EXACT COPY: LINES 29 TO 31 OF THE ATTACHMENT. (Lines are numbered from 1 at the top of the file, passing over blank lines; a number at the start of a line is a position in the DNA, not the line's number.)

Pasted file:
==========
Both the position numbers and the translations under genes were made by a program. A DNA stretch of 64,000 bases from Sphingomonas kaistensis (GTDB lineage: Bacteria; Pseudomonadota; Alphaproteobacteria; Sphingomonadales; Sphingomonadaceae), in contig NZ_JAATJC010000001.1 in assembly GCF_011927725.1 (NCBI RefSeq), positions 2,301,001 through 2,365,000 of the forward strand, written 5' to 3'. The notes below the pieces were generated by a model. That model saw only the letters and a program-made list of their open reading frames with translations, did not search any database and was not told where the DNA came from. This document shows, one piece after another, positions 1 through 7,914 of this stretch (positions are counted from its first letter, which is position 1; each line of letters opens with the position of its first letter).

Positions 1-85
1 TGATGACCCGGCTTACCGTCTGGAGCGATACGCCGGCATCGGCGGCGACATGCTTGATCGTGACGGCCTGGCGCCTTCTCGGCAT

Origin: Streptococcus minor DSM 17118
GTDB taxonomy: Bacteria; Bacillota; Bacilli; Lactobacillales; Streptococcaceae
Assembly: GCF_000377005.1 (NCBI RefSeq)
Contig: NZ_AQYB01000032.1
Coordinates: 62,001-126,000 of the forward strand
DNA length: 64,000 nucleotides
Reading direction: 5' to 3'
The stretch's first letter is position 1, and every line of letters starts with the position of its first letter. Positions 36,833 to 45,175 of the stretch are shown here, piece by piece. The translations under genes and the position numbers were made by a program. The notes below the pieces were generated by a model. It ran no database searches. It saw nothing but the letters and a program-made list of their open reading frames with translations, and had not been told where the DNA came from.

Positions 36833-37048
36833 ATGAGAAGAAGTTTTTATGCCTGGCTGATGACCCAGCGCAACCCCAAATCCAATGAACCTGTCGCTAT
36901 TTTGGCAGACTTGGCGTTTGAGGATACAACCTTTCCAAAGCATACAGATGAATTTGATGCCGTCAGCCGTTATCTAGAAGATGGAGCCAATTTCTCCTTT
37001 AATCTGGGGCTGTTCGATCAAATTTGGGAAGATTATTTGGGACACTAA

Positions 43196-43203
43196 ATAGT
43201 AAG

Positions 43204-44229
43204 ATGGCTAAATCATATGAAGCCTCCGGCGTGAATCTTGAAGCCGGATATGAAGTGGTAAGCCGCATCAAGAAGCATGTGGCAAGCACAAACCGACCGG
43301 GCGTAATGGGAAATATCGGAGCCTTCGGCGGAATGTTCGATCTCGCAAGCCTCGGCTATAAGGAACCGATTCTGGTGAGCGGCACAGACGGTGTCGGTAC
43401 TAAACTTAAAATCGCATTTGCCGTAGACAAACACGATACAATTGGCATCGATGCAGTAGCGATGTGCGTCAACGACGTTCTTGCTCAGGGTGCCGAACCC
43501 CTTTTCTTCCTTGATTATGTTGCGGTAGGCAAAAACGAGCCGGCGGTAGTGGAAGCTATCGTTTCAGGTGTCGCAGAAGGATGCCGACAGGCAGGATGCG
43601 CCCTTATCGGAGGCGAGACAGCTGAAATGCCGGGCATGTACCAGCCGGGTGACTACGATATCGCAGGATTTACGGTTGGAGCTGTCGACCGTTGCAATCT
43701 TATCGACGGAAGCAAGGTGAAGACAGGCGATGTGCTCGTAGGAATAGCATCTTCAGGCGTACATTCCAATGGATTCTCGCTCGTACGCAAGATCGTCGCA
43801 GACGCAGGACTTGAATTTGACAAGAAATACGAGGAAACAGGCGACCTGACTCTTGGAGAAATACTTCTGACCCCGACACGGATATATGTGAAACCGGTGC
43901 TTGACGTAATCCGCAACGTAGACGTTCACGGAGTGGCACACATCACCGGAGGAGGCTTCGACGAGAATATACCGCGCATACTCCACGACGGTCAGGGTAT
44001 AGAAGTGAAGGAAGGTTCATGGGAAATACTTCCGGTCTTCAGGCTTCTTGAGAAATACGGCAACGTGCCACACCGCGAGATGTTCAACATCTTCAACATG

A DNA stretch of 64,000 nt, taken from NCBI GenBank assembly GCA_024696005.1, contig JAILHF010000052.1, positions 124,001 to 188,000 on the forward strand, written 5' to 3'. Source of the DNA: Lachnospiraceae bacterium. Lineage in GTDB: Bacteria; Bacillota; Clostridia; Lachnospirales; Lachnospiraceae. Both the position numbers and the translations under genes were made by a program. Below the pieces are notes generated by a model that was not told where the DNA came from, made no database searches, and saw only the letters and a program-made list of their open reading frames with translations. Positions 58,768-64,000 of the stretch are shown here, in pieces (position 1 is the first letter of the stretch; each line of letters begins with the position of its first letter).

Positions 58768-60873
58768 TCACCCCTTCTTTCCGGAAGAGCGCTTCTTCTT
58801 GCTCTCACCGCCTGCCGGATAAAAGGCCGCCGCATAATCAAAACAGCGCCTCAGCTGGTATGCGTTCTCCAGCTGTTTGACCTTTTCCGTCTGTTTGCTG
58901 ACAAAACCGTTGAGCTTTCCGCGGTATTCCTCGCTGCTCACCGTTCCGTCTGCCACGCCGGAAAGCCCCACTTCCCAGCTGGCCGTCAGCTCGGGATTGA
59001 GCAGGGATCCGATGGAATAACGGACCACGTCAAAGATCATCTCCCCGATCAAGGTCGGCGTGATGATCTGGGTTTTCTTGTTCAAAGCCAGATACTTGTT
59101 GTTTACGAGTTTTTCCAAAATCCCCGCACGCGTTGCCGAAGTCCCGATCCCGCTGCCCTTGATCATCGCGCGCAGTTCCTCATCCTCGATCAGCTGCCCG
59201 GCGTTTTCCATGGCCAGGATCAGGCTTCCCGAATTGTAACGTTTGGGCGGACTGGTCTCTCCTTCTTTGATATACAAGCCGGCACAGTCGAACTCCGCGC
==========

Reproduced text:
A DNA stretch of 64,000 nt, taken from NCBI GenBank assembly GCA_024696005.1, contig JAILHF010000052.1, positions 124,001 to 188,000 on the forward strand, written 5' to 3'. Source of the DNA: Lachnospiraceae bacterium. Lineage in GTDB: Bacteria; Bacillota; Clostridia; Lachnospirales; Lachnospiraceae. Both the position numbers and the translations under genes were made by a program. Below the pieces are notes generated by a model that was not told where the DNA came from, made no database searches, and saw only the letters and a program-made list of their open reading frames with translations. Positions 58,768-64,000 of the stretch are shown here, in pieces (position 1 is the first letter of the stretch; each line of letters begins with the position of its first letter).

Positions 58768-60873
58768 TCACCCCTTCTTTCCGGAAGAGCGCTTCTTCTT